To get a feel for my work, here are a few poems that appear in my collection, Reticent.
I stare as you crawl along the shirt I tossed upon the bed that
morning, toothpick legs leaving an invisible trail of the potent
odor you emit like a skunk whenever my shadow falls across you.
This is not your house. Get out! I have catered to your needs
long enough. At first I was kind. I would return you to the
window whenever you wandered, coax you from the searing
embrace of the flower-shaped light near my bed. But it was
not long before I began to cringe at your presence. The way
you fluttered at the ceiling, bat out of hell. I stayed calm.
When you attacked I lost all coddling thoughts. You landed
on my cheek at midnight, intent on eating me, but the only
trace I could find of you on me was that ghastly smell. Now,
your corpses bob in the dirty dishes in my sink. You scuttle
along every wall, floor and ceiling, left and right. You are
even in my shoes, couch, and bed. You adorn my hair. I worry
that I will wake tomorrow and find you lining the inside of
my mouth, red inverted braces, sucking the soul from my body
with your needle feet. Next you will be in my food, and then
what will the difference be between me and you?
I caught one, my sister says, reeling in the line. Her pole
curves toward the water, its spine arching like a frightened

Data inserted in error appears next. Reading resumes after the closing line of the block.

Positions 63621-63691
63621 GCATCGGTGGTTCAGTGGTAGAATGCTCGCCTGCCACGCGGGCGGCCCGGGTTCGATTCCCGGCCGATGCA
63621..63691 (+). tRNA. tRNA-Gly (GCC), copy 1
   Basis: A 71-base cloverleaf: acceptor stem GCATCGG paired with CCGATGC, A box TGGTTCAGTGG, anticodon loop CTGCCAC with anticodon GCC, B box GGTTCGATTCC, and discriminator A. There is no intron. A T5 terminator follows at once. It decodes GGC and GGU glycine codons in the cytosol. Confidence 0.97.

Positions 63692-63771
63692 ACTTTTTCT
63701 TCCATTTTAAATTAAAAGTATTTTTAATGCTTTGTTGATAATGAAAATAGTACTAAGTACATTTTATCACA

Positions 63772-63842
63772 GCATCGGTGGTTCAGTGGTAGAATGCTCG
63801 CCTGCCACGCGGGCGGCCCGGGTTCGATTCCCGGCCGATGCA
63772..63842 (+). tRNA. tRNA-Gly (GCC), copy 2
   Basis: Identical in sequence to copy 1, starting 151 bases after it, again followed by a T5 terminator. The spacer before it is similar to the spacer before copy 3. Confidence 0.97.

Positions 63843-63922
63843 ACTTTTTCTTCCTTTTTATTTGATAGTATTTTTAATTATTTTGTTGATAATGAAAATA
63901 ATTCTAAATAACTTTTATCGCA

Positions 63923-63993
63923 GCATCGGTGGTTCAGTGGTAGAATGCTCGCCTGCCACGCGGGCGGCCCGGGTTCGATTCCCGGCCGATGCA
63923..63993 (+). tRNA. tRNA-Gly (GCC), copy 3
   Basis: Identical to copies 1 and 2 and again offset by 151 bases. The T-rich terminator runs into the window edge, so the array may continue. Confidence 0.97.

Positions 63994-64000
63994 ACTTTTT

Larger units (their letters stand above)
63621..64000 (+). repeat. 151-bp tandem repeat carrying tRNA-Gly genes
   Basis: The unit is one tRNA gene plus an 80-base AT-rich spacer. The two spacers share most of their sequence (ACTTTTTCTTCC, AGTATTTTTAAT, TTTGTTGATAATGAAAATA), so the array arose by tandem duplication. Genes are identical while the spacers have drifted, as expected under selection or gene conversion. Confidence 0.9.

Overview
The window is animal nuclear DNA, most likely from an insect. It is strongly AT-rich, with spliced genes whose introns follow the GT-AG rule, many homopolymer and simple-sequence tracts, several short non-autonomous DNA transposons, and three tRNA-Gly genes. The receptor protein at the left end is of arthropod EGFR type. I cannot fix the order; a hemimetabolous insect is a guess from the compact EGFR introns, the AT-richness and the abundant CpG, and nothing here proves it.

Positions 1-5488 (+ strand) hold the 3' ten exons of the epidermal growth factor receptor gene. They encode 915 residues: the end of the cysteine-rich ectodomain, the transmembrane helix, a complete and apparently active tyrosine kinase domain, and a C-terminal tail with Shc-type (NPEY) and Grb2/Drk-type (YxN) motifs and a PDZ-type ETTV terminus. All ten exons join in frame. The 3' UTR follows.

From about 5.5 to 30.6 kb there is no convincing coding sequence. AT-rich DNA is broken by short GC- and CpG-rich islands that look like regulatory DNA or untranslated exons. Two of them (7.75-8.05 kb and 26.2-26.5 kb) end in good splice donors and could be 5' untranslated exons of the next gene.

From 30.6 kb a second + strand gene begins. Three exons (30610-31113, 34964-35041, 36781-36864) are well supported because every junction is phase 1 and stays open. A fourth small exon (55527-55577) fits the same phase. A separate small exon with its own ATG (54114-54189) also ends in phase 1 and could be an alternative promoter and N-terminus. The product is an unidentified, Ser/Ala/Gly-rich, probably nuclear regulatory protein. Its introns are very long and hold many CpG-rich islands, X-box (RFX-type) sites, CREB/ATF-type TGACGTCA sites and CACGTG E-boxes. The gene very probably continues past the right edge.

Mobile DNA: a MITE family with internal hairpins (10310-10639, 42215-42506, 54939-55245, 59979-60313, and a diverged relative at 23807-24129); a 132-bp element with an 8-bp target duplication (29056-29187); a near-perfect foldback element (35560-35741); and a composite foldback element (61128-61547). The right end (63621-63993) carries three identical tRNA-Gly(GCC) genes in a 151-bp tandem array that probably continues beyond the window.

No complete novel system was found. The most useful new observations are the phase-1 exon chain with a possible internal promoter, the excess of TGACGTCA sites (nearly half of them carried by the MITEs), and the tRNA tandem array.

cat’s. The handle is snug against her hip, and the weight of
her body rests solely on her haunches as she leans back,
mirroring the pole. The line sings, moving faster than the eye
can catch, and the smooth surface of the water breaks, spits
a bass out of its dark maw, spattering the deck with flecks of
water and blood. She swings her pole first right, then left,
displaying her catch. Mother digs in the tackle box for the
pliers while my older sister and I gather around the victor,
congratulating her on a job well done, when the bass lets
out a shudder, releasing a waterfall of embryos onto the deck.
My sister and I jump backward, unsure what is happening.
She’s just laid her eggs, says Mother. She thinks she’s going to die.
We push the eggs into the water with our flip-flopped feet,
being as gentle as we can. We know they will not survive.
Mother unhooks the hollowed fish, tossing it back to the
depths. It lands with a resounding splash, taking with it all
our oxygen. Hunched in our lawn chairs on the deck,
staring at the dark spots on the wood where the eggs had
been, we turn our collective gaze out over Douglas Lake
from the edge of our grandparent’s T-shaped dock.
Master of the Galaxy
A basketball player, tossing and spinning
the planets in the air, twirling, throwing them
above his head, behind his back. He rotates
one on a single finger, pulls it close and
slows it down for a
He smiles, runs a finger along one of the lines—
black ribbon racing across the world. He pulls back,
resumes his circus act,
spinning and tossing and twirling and risking it all—
a single ball,
sphere of orange and black.